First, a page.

DeMint: “It’s time for Congress to keep its promise to the American people to secure our borders and stop illegal immigration. Amnesty is unacceptable, but there are some commonsense solutions that will help us create a rational legal immigration system that works. I’m proud to join with my colleagues on the Border Caucus to fight for a secure border, enforcement of our immigration laws, and steps to encourage legal immigration.’

Sessions: “The American people have a fundamental understanding that our immigration system should be effective and lawful, and they recognize that past reform efforts have fallen short. The public’s frustration with Congressional inaction regarding illegal immigration is one reason we now see historically low approval ratings. I am convinced that our system can be fixed, and this caucus is an opportunity to keep the Senate focused on taking the steps necessary to secure our borders and restore law and order to America’s immigration system.”

Inhofe: “I am proud to join together with my fellow Republican Senators as part of the Border Security Caucus to work toward real and achievable immigration reform. Americans across the political spectrum weighed in on this issue during last summer’s immigration debate, sending a clear message that the American public demands immigration reform without a path to amnesty. What they want and deserve is for the federal government to take existing laws seriously and secure the borders.”

Dole: “The number one lesson learned from the Senate’s failed immigration bill is that Americans simply don’t have confidence that their government is serious about securing our borders and enforcing our laws. Real action and results on this front are long overdue, and I am proud to work with my colleagues who are committed to responsibly and effectively tackling the problems of our broken immigration system,” said Dole.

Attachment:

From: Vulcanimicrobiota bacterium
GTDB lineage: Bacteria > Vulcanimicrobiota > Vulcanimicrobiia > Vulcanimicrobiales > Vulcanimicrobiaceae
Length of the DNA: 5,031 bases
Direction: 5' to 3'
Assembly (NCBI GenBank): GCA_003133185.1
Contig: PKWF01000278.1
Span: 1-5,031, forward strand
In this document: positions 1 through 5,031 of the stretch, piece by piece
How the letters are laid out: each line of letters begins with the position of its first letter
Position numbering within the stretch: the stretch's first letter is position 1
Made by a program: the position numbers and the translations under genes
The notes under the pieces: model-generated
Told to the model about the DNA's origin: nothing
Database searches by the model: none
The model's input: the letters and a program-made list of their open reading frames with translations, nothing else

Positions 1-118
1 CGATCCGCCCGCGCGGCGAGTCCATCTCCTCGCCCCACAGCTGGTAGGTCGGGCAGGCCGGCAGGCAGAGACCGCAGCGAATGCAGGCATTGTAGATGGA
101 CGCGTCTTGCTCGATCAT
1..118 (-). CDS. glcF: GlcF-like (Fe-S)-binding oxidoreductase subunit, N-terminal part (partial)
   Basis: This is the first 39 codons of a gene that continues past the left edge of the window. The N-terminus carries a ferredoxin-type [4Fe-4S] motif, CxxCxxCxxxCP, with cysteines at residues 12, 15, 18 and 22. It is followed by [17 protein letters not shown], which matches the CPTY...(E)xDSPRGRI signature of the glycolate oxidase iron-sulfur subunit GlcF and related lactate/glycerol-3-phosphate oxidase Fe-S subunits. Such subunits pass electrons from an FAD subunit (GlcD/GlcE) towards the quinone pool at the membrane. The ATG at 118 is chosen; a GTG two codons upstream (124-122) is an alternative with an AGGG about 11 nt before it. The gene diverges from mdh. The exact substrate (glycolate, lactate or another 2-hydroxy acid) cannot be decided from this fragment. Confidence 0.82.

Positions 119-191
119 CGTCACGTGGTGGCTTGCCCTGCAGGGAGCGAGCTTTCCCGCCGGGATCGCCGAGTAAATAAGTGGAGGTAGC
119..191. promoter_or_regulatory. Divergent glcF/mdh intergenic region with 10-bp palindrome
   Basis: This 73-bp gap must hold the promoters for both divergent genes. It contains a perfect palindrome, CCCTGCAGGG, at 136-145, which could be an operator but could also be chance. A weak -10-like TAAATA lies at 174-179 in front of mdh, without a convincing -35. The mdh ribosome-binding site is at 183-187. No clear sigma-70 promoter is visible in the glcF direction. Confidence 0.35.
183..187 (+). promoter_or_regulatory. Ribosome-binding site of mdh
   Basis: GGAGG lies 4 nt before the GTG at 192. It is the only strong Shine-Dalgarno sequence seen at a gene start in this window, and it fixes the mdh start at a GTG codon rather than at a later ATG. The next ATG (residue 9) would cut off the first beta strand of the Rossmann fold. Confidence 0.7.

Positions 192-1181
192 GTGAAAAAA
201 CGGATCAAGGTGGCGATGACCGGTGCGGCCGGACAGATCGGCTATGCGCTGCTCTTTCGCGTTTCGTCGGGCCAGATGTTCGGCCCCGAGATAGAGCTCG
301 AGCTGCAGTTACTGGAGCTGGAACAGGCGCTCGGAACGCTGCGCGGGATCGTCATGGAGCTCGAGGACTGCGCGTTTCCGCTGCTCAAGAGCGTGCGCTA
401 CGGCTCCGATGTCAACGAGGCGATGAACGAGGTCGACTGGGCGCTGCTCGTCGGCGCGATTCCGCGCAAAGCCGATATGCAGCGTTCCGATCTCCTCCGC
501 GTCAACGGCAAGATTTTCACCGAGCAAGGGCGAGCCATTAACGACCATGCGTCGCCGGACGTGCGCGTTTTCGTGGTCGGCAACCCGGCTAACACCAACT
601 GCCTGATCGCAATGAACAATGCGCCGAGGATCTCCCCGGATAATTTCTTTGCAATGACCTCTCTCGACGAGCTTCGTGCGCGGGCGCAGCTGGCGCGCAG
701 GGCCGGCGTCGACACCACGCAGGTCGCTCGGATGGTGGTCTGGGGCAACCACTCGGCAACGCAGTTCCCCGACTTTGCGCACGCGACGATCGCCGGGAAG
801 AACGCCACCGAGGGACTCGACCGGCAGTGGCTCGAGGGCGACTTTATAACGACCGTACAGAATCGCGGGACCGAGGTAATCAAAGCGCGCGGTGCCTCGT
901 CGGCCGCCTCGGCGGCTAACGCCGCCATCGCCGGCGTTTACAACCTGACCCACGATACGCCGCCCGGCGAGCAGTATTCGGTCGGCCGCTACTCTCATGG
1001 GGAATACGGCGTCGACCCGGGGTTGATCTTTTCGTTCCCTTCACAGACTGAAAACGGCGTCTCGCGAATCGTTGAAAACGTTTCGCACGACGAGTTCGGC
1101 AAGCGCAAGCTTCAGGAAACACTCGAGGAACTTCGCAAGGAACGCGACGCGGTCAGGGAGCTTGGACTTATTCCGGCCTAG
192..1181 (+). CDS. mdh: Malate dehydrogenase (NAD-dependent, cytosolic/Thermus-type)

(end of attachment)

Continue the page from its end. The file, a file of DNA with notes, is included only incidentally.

Chambliss: “Illegal immigration has taken a tremendous toll on our local communities, schools, hospitals, and our law enforcement community,” said U.S. Sen. Saxby Chambliss, R-Ga. “We must secure the borders of this country, because that is where the problem of illegal immigration begins and where it must be stopped. This is one of the most critical challenges facing our nation, and the formation of this caucus will ensure that supporters of border security have a strong voice in the halls of Congress.”

Isakson: “There’s no greater domestic issue in this country than the problems on our southern border with Mexico, and it is time that Congress makes a commitment to make border security a reality. The members of this caucus understand that there is no way you can reform legal immigration unless you first secure the porous borders and stop the flow of illegal immigrants. It is time we stop making promises. It is time we start delivering solutions. America is too important, and this issue is too critical to the American people.”

Burr: “The United States must strengthen security at its borders so that those who are considering entering our nation illegally are deterred, and those who attempt to enter our nation illegally are caught. As a nation, we have welcomed generations of legal immigrants over the course of our history – immigrants who respect the law and contribute a great deal to our country and we should only permit those into our country who respect our laws, our system of government, and our way of life.”

Wicker: “Immigration reform needs to begin with strong enforcement of our laws and increased border security,” Senator Wicker said. “We are a nation built upon the rule of law. Mississippians understand that, and they expect this Congress to enforce those laws to the fullest. I look forward to working with my colleagues in this border security caucus to advance policies that will help achieve that goal.”